WASHINGTON -- The National Highway Traffic Safety Administration on Monday proposed allowing automakers to offer a variety of sound choices for electric vehicles and other "quiet cars" to choose from to alert pedestrians.
The agency in February 2018 finalized rules requiring EVs and hybrids to emit alert sounds to warn pedestrians of their approach, extending to 2020 the deadline for full compliance.
The long-delayed rules, which were first demanded by Congress in 2010, require automakers such as Tesla Inc., Nissan Motor Co. and General Motors Co. to add sounds to vehicles when they are moving at speeds of up to 18.6 mph (30 kph) to help prevent injuries among pedestrians, cyclists and the blind.
The agency on Monday said in response to a petition from automakers it was proposing to amend its rules "to remove the current limitation of one sound per vehicle model." The agency wants public comment "on whether there should be a limit to the number of compliant sounds that a manufacturer can install in a vehicle and what that limit should be."
NHTSA required the alerts be in all “quiet” vehicles by September 2020. Automakers were required to have the sounds in 50 percent of vehicles by Sept 1.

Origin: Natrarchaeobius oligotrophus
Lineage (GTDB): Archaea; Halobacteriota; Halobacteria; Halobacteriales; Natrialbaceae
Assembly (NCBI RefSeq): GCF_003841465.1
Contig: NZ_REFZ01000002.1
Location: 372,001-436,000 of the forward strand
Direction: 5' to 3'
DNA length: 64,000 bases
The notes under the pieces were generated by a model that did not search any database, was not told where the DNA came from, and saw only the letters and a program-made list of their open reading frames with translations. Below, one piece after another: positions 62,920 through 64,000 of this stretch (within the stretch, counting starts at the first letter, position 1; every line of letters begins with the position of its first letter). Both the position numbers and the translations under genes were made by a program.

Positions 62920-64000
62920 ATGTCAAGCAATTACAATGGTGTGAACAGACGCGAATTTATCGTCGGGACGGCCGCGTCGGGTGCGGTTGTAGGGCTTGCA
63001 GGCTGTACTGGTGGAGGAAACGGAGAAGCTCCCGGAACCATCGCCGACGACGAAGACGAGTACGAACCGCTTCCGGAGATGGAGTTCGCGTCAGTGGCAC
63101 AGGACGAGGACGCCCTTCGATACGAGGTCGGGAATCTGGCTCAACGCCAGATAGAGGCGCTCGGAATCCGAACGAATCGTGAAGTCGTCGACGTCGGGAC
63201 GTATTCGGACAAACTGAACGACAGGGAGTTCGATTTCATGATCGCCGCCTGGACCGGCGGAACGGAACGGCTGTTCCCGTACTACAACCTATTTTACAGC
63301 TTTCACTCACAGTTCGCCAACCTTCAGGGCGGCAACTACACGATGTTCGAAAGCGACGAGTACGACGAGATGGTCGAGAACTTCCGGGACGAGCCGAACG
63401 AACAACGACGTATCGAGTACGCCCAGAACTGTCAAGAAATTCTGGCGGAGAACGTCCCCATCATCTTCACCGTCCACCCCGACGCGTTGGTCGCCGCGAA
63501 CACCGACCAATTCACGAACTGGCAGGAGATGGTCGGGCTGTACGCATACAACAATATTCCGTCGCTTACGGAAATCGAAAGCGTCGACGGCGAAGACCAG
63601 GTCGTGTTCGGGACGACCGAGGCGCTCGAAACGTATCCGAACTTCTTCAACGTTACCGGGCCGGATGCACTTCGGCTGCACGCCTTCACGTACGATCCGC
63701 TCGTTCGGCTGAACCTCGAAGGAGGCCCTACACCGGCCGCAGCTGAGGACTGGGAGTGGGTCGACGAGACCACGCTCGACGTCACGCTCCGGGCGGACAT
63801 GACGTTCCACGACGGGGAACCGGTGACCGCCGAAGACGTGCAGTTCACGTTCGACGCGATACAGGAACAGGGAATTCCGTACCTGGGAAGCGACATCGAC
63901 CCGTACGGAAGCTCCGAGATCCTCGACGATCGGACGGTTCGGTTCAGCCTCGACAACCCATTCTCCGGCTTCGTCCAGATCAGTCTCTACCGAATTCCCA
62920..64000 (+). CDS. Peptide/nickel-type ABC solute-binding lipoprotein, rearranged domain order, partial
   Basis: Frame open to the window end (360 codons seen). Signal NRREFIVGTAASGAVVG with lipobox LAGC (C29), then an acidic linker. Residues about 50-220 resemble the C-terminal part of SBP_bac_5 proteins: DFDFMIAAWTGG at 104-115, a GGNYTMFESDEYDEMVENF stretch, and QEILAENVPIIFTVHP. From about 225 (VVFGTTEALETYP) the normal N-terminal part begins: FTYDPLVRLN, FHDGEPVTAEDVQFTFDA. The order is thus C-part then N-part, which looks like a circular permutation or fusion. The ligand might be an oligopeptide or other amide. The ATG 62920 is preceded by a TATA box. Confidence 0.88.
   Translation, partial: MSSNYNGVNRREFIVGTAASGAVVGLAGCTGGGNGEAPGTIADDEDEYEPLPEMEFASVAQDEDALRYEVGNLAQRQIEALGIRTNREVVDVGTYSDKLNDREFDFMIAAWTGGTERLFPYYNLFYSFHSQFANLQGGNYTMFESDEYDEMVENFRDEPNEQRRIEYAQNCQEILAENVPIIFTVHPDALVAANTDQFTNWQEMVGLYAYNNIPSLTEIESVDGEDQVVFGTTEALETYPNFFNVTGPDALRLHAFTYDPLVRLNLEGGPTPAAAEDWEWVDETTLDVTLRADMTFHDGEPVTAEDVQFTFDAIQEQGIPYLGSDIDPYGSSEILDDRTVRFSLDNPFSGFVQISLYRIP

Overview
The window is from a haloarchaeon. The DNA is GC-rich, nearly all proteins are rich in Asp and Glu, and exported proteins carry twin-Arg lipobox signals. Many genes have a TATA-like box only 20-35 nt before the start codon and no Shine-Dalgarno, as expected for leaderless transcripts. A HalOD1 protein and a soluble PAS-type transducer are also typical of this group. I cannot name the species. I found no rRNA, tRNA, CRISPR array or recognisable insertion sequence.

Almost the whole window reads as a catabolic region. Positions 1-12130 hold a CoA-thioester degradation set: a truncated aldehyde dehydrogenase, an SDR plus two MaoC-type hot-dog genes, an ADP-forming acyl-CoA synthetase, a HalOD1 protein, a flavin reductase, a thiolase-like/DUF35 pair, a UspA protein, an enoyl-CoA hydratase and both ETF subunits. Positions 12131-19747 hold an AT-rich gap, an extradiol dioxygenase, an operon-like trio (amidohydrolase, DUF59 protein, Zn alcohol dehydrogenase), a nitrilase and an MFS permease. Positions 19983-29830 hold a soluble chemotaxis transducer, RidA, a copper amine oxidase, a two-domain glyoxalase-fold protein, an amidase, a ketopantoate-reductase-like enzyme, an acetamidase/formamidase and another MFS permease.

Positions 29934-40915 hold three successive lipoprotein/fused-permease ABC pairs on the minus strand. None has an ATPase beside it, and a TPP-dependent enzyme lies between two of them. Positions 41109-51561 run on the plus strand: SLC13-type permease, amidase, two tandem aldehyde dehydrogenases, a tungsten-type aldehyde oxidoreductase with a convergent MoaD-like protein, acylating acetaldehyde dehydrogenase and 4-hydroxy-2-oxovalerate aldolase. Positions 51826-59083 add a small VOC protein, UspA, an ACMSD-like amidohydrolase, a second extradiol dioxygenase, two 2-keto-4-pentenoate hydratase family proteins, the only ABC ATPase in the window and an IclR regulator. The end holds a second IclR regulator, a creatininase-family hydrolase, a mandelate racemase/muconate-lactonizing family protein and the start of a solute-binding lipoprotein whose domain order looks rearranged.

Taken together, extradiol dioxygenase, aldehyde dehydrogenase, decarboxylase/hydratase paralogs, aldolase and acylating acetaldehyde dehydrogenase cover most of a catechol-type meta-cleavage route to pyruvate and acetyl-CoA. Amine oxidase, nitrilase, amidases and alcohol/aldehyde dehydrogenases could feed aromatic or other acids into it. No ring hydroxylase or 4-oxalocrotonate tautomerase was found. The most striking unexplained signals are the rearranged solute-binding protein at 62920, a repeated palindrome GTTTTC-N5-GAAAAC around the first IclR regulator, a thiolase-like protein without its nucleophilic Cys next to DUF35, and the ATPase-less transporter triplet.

To meet emissions requirements from California, automakers need to sell more electrically powered vehicles, and those vehicles are often harder to hear at lower speeds than gasoline-powered engines.
At higher speeds, tire noise, wind resistance, and other factors eliminate the need for a separate alert sound, regulators say.
The Trump administration froze the Obama-era rule as it conducted a review of petitions from automakers. Nissan had argued that the alert was only needed up to 12.4 mph (20 kph).
NHTSA said last year it expects the rules finalized on Monday to prevent 2,400 injuries annually by 2020 and to require the addition of alert sounds to about 530,000 model 2020 vehicles.
NHTSA has said the rules will cost the auto industry about $40 million annually because automakers will need to add an external waterproof speaker to comply. But the benefits of the reduced injuries are estimated at $250 million to $320 million annually.
The agency estimates the odds of a hybrid vehicle being involved in a pedestrian crash are 19 percent higher than with a traditional gasoline-powered vehicle. About 125,000 pedestrians and cyclists are injured annually on roads in the United States.